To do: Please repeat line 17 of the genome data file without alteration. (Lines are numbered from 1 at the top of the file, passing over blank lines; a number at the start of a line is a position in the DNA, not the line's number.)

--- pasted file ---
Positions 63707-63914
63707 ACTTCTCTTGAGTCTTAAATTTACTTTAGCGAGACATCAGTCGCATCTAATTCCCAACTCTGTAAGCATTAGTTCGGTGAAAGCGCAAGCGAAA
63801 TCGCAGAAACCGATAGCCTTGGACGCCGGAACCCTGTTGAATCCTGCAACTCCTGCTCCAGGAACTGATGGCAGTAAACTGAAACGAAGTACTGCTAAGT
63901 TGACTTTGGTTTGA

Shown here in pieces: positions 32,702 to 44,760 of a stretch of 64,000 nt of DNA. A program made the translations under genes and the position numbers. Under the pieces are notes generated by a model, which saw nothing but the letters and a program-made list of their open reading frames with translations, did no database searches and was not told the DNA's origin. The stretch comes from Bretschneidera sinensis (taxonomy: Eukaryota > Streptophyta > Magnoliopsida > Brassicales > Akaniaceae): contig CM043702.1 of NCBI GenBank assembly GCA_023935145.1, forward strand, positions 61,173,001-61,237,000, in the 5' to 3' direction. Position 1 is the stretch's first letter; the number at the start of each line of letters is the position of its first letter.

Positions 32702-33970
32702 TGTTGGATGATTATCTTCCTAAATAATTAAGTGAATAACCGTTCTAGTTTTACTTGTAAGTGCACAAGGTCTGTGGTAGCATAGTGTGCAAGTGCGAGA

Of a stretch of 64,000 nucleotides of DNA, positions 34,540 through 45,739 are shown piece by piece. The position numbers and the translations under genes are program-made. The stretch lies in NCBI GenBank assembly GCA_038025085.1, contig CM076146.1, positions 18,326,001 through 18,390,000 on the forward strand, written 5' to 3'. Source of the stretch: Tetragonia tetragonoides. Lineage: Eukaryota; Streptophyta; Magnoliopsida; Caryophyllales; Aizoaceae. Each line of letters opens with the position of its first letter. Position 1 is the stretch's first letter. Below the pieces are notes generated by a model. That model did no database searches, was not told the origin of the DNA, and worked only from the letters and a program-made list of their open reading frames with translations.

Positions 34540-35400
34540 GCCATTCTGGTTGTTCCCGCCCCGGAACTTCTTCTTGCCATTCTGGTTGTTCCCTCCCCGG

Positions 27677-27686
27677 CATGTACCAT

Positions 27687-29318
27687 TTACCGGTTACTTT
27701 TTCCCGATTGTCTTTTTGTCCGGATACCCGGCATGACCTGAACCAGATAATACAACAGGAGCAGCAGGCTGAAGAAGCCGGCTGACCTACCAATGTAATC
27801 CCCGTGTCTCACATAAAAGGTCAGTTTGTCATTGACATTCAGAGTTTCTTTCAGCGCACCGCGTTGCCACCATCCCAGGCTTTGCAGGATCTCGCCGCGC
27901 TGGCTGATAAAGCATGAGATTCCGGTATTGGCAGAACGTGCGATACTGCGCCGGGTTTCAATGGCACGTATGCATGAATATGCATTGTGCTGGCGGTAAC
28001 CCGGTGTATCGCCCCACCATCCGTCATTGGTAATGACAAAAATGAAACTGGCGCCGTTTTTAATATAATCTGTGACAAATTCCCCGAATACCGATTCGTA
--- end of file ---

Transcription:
27901 TGGCTGATAAAGCATGAGATTCCGGTATTGGCAGAACGTGCGATACTGCGCCGGGTTTCAATGGCACGTATGCATGAATATGCATTGTGCTGGCGGTAAC